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Thread: first meet not the best?

  1. #1

    first meet not the best?

    People usually don't run there fastest there first meet of the season right? How much should I look to improve during the season in a 100m race?
    \"It\'s not enough that I should succeed -- others should fail.\"

  2. #2
    hehe I used to improve by around 8 tenths to one second LOL

    Sounds strange but true.

    I used to run 11.8-12.1 for my first race of the year.

    then get that down to 10.8-11.0 by the middle of the season

    Chris

  3. #3
    Carl Lewis used to open up with a 10:5 100m first race and then pop off 9. something.

  4. #4
    it all depends on your level of fitness, length of season, etc. but one can look forward to dropping about .5 off a time give or take.

  5. #5
    Last season opened with an 11.50s, slowest time I've ever run, even before I started training. Within 3 races I was down to 11.0s and by the end of the season running 10.8s consistently.

    Its a tough thing to predict though, there are so many factors. It depends on fitness, freshness and previous levels of fitness. I tend to keep track of performances throughout the season, especially in the 60m. And you'll see guys run 7.0s to open up and then never faster. Then you'll see a guy run 7.1s and continuously get better throughout the competition season and peak with a 6.7s. Its rare, but I beleive the first scenerio is the result of poor loading/unloading and the second a result of proper loading/unloading. I used to think, wow, what did a guy like that do after his first race to get so good? But I've come to the realization that its what he did before that race that got him there, and that what he did during comp season is allow it to happen.

    I also tend to see these as classic periodization vs vertical integration styles. Athlete 1 has been doing repeat 200s at 27s for a few month. Athlete 2 has been following a CFTS type of design, so speed year round. When it comes time for their first race, Athlete 1 has either not even begun speed training or has just started. Athlete 2 has been doing it for a few months now. They run the same time. Athlete 1 is fully fresh in terms of speed training and is running on his natural talent. Athlete 2 is loaded with 600m of speed the same week he ran his opener. Come competition period, athlete 1 is in full swing of speed training and athlete 2 is maintaining and unloading, following 10 day tapers ect.. Athlete 1's performances stay the same or worsen under the fatigue effects of speed training while Athlete 2's performances soar due to freshness and dminished fatigue. Even with a taper, Athlete 1's performances improvements are tiny compared to Athlete 2, who has been loading speed for months compared to the relatively small training load of the classic periodization scheme of Athlete 1.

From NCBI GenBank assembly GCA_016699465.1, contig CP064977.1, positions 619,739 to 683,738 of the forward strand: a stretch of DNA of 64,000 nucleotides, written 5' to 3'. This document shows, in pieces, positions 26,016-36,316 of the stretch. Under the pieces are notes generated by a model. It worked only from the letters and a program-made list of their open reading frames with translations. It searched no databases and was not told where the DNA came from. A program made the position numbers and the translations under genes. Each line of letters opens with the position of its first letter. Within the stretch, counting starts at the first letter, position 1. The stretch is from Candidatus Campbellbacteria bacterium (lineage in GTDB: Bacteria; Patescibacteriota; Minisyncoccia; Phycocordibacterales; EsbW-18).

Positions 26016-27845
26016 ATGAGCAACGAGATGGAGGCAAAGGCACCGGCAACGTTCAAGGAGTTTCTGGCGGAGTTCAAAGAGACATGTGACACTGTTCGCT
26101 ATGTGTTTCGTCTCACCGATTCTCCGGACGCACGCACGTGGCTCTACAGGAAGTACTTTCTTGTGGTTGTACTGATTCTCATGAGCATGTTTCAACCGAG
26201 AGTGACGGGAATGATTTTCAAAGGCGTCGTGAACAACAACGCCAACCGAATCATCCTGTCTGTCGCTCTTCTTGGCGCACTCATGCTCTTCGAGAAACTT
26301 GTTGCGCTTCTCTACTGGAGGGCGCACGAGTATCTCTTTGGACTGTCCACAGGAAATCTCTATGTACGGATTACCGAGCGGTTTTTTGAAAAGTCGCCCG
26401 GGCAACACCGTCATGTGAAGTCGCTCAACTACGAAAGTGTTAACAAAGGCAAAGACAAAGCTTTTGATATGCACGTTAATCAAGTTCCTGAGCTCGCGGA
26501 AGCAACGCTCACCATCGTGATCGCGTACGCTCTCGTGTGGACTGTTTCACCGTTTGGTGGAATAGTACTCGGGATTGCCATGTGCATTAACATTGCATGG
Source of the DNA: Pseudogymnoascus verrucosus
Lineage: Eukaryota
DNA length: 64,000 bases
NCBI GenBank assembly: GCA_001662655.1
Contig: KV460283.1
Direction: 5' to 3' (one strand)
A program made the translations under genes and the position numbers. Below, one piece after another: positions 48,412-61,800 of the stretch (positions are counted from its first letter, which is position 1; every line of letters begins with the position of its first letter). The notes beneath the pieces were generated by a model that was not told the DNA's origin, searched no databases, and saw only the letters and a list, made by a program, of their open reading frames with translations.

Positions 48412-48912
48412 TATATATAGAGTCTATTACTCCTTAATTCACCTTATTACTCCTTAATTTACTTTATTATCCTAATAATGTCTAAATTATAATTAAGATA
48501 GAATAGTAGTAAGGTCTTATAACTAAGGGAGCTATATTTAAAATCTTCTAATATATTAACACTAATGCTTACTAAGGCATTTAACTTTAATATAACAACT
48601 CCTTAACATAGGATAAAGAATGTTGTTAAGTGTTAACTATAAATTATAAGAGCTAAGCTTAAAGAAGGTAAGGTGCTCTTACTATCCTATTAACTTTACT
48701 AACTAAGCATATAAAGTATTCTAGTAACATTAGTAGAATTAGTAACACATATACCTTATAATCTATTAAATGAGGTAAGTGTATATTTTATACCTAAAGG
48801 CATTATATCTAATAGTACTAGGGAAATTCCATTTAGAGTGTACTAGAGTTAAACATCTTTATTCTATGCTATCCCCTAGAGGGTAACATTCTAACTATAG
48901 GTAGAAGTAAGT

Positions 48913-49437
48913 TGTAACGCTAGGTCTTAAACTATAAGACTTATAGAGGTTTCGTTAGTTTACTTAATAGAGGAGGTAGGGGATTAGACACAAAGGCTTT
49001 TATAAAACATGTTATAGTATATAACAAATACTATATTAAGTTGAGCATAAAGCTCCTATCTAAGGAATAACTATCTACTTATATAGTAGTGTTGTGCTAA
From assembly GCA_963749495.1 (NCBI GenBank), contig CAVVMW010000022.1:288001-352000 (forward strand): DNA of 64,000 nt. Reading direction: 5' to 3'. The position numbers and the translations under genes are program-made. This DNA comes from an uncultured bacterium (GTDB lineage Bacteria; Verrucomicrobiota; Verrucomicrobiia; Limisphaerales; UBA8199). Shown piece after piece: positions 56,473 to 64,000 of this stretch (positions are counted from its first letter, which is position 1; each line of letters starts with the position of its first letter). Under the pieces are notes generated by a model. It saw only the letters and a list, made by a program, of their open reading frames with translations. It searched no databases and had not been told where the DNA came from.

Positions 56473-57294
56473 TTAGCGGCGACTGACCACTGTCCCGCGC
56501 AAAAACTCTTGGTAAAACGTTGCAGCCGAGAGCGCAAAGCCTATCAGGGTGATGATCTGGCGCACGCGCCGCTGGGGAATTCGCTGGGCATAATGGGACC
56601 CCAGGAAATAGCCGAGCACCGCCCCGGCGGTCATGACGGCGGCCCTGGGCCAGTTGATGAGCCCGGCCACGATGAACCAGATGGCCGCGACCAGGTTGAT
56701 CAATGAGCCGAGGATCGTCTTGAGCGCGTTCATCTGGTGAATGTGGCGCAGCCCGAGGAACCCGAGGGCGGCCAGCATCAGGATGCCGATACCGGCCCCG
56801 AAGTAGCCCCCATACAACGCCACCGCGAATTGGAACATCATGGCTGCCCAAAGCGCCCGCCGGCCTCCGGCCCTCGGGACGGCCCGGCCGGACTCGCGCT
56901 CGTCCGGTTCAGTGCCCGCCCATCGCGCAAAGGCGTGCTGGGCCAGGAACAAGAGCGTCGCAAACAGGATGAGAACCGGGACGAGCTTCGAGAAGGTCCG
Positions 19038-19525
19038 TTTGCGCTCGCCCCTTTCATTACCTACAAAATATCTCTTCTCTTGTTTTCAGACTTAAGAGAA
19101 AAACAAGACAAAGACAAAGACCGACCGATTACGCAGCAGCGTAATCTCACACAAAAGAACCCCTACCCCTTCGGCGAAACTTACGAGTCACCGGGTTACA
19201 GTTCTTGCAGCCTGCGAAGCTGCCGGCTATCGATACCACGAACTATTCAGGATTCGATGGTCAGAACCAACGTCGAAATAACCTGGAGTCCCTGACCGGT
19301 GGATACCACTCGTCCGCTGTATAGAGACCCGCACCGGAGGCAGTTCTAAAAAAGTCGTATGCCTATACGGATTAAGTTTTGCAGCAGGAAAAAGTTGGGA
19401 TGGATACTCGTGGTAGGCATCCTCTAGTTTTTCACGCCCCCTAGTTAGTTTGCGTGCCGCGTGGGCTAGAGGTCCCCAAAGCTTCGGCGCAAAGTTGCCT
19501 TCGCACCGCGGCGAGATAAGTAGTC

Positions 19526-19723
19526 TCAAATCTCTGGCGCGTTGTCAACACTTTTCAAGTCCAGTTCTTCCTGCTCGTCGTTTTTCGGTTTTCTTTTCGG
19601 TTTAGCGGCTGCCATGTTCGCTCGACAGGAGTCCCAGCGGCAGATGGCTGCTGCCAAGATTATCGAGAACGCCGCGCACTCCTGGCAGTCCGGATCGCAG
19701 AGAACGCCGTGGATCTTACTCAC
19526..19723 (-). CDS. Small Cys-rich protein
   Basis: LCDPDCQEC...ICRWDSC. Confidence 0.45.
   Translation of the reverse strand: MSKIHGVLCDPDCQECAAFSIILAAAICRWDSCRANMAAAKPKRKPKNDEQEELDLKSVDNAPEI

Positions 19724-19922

To end this rant, I do think performance gains in season depend on the type of loading that took place in the months prior. The bigger the whole the longer it takes to climb out. And if there is no hole to begin with, then it will take time to dig one and climb back out.

  6. #6
    fogelson
    Guest
    I have noticed the complete opposite. Most people who do speed based programs run close to their best early on (assuming adequate form), while people who have done no speed work routinely drop tons of time simply via a training effect generated by getting the meets in.

  7. #7
    I guess the real question is then what type of program would yield greater net improvements from year to year vs in season comp drop.

    Because if someone opens their season up fast, but its .2s above pb would obviously be better then gaining .5s in a season but getting a .1s pb.

    I guess I can't say for sure that the speed based program would yield the best results. I think we can definately agree that fatigue levels and loading will have probably the largest effect on competition times. I do have one correction to make on my previous post which might change my position a bit. The guy that dropped a 7.1 and continued to a 6.7, ran his slowest time in his SPP and not the comp period. He opened up with a 6.8 in comp. Which would be way more in line with foguelson's remarks.

  8. #8
    Who cares, everyone is different.. Keep working hard and learn to compete and good things shall happen. Some people open with fast times and don't improve much throughout the season others open up with slower times and improve more throughout the season. It's all about where you are at when all the chips are on the table!!! Big Chips!!!

  9. #9
    Member Chris6878's Avatar
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    Quote Originally Posted by tamfb View Post
    Who cares, everyone is different.. Keep working hard and learn to compete and good things shall happen. Some people open with fast times and don't improve much throughout the season others open up with slower times and improve more throughout the season. It's all about where you are at when all the chips are on the table!!! Big Chips!!!
    I agree. Run fast when it counts. I have dropped from 11.39 to 10.48 in one season.

  10. #10
    Quote Originally Posted by Chris6878 View Post
    I agree. Run fast when it counts. I have dropped from 11.39 to 10.48 in one season.
    man, i need your training program

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